Pharmacists Improve Blood Pressure Control in Diabetics

June 21, 2015
Ryan Marotta, Assistant Editor

Pharmacists included in primary care teams improve antihypertensive medication management for patients with type 2 diabetes.

Pharmacists included in primary care teams improve antihypertensive medication management for patients with type 2 diabetes.

A recent study published in the Journal of the American Pharmacists Association examined pharmacists’ role in controlling blood pressure in type 2 diabetics. Patients in the study’s intervention group received counselling from 2 pharmacists who worked alongside their physicians, while those in the control group did not see a primary care pharmacist.

“The pharmacists involved in the study had very collaborative discussions with the physicians about the patients’ medications and proposed drug treatment options,” stated study co-author Scot H. Simpson, BSP, PharmD, MSc, in a press release. “It was from these discussions that the pharmacists were able to suggest alternative medicines or changes in dosage that contributed to lowering the patient's blood pressure.”

After 1 year, 42% of the 107 patients in the intervention group had at least 1 change in their blood pressure treatment, compared with 26% of the 93 participants in the control group. The addition of a new drug was the most common type of change.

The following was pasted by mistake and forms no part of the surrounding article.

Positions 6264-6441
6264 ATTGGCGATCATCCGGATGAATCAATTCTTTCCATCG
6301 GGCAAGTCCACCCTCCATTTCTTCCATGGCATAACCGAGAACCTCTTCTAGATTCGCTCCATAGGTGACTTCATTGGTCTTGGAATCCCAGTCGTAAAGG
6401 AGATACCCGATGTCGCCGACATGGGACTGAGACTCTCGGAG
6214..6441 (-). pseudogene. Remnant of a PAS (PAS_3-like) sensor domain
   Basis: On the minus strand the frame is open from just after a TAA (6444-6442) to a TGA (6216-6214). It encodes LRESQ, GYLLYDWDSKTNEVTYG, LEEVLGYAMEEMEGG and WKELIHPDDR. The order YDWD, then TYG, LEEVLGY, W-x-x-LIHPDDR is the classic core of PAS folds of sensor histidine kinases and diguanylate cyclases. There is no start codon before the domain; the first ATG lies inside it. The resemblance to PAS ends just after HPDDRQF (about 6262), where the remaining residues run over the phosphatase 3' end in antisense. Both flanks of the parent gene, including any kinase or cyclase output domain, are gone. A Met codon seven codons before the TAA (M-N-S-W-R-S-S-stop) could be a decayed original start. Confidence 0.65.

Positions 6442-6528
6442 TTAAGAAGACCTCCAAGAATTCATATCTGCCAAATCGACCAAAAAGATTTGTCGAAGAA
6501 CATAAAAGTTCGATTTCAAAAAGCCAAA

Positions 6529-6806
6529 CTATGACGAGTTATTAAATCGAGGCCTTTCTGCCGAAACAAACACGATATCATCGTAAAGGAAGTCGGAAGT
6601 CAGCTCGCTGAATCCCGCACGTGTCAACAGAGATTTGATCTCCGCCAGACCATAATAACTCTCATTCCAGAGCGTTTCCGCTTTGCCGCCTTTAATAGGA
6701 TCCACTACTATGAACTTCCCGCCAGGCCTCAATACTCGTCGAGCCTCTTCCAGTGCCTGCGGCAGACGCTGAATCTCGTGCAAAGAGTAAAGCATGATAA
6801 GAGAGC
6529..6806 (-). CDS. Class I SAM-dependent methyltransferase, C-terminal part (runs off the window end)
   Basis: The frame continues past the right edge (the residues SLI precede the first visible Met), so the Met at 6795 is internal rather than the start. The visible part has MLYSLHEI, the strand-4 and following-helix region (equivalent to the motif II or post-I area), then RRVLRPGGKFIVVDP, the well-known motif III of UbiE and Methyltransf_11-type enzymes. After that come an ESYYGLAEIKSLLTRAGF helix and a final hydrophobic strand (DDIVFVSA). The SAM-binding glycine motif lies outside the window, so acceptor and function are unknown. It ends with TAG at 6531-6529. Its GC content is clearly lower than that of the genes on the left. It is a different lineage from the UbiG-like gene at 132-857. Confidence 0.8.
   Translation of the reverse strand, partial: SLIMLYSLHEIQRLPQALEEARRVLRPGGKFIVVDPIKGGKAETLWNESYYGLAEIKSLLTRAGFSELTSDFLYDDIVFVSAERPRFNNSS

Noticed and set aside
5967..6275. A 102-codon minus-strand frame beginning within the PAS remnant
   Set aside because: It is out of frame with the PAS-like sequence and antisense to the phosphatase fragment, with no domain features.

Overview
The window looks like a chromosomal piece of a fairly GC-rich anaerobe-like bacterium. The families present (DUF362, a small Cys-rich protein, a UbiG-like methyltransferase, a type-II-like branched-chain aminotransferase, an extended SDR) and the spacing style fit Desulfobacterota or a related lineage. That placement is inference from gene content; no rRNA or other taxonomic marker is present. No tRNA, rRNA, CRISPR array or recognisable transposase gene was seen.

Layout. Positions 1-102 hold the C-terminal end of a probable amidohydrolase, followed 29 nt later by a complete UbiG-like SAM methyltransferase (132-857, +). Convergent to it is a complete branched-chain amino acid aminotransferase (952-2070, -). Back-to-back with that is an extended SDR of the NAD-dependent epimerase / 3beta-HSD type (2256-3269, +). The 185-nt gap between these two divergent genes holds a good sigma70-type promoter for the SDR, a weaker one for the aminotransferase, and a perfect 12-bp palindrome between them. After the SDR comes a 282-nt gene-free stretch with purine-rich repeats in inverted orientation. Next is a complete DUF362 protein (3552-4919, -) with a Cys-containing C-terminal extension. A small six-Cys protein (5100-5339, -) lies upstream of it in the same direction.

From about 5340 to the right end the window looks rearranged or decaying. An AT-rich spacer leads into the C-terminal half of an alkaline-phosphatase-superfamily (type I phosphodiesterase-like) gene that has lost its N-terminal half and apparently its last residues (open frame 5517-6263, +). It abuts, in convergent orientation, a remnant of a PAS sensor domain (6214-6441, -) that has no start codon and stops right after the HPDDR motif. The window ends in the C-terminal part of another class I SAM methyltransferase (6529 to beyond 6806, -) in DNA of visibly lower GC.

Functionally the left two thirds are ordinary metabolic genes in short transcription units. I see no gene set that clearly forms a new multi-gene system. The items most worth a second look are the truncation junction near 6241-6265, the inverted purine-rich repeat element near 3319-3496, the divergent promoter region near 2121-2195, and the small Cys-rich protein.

Of note, patients whose blood pressure medication was changed were twice as likely to see an improvement in blood pressure as those whose treatment regimen remained the same.

These findings led the researchers to emphasize the importance of collaboration among health professionals.

The study’s conclusions are also strengthened by previous evidence that demonstrated antihypertensive medication could improve cardiovascular outcomes in type 2 diabetics. Another recent study published in the Journal of Human Hypertension determined that using medication to decrease diabetic patients’ systolic blood pressure to 140 mm Hg or lower resulted in a reduced risk of stroke.

The current research was conducted in Alberta, Canada, where pharmacists presently have the broadest scope of practice in North America. While this study was completed prior to Alberta pharmacists gaining authorized prescribing authority, Dr. Simpson explained that it is ultimately pharmacists’ knowledge and pharmacological expertise that make them an important asset to the health care team.